In such lean times as the present it is quite possible that the manufacturer has shut down one production line to keep costs down. If the drug that I use offers only a low profit margin to the manufacturer, it will be one of the first to be shut down. If a number of such drug manufacturers take the same attitude a shortage of this drug will soon develop.

There is one further complicated factor, all businesses now operate a just in time policy. This means that they only have enough stock in hand to met immediate demand. Keeping large stocks is expensive and cost conscious firms prefer to keep the minimum stock in hand. When the economic future is so uncertain these just in time stocks will be reduced to the barest possible minimum to reduce costs. If all firms are doing the same shortages will develop and pharmacists will be forced to shop around to find the drugs they need. The pharmacy that I use is part of a large chain and it is quite likely that they also are minimising their costs by holding a minimum of stock in there warehouses. What this means is shortages and delays in obtaining medicine are going to become more common.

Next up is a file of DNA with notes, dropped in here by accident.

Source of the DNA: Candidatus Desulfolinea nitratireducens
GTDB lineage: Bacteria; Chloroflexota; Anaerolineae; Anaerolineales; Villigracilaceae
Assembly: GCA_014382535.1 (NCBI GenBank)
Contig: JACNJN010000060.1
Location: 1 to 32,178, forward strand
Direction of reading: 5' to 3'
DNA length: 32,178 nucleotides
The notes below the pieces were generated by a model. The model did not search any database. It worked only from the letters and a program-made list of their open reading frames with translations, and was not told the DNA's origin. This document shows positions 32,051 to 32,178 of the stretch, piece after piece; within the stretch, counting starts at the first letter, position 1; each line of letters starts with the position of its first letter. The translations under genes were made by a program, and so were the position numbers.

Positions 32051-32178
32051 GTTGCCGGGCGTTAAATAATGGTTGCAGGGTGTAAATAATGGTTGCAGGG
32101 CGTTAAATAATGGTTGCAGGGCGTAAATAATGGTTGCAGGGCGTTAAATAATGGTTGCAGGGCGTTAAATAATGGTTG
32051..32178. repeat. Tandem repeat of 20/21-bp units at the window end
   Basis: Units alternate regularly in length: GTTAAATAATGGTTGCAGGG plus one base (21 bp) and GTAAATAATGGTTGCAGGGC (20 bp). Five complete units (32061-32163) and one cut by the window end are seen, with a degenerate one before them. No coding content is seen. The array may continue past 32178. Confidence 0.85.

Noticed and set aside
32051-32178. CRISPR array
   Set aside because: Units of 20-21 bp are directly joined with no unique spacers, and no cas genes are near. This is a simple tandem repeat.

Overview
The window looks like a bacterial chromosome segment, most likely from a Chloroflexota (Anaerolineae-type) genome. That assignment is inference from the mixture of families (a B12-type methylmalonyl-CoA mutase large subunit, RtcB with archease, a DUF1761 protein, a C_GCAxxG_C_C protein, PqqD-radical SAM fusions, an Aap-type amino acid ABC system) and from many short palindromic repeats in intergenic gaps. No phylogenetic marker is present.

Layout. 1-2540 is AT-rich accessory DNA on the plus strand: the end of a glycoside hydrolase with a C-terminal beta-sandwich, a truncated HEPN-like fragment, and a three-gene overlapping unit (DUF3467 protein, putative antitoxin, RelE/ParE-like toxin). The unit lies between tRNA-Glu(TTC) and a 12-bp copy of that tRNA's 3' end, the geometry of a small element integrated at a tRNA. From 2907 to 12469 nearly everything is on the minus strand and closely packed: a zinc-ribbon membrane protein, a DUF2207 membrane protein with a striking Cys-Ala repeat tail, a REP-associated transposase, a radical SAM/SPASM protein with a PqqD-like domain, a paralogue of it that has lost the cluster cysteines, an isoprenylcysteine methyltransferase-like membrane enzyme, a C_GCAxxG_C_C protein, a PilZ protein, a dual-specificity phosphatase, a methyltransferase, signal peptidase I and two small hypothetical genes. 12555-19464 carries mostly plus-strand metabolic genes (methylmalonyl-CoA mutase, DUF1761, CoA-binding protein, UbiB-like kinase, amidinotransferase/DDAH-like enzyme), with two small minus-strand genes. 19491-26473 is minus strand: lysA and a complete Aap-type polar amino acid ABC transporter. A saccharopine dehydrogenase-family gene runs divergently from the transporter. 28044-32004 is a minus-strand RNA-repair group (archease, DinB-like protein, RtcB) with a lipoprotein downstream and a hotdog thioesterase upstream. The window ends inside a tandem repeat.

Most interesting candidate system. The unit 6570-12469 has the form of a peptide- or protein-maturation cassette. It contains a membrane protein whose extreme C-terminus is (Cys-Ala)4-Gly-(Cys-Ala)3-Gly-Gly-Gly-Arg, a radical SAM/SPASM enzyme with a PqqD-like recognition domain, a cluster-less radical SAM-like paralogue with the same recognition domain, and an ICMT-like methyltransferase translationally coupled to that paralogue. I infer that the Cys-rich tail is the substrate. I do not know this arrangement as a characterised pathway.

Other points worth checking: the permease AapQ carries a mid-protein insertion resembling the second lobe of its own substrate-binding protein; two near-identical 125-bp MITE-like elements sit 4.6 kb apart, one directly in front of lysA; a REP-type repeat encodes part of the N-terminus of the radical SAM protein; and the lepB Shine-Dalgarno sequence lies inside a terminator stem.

When the railways were privatised in Britain it was so poorly managed that Britain became a case study for economists in how not to privatise a transport service. Similarly Brexit will provide a case study for economists as to how a successful economy was turned into a basketcase through the mistaken actions of a group of incompetent politicians.


Why we need economists

Being a former social worker and state secondary school teacher I am used to belonging to a profession that is disparaged in the media. Now I find that being an economist means that I am subject to similar vilification. What made economists (or rather the good economist) so disparaged is that they tell inconvenient or awkward truths about the economy and society. When faced with such truths politicians and the powerful will resort to abuse to silence the truth tellers. What is remarkable is that we have a parliament dominated by graduates from our elite universities and yet they are in greater ignorance of the world around them, than the parliaments of the past! Parliaments that were mocked for having too many of trade unions and country squires, men supposedly lacking in education and knowledge of the world around them.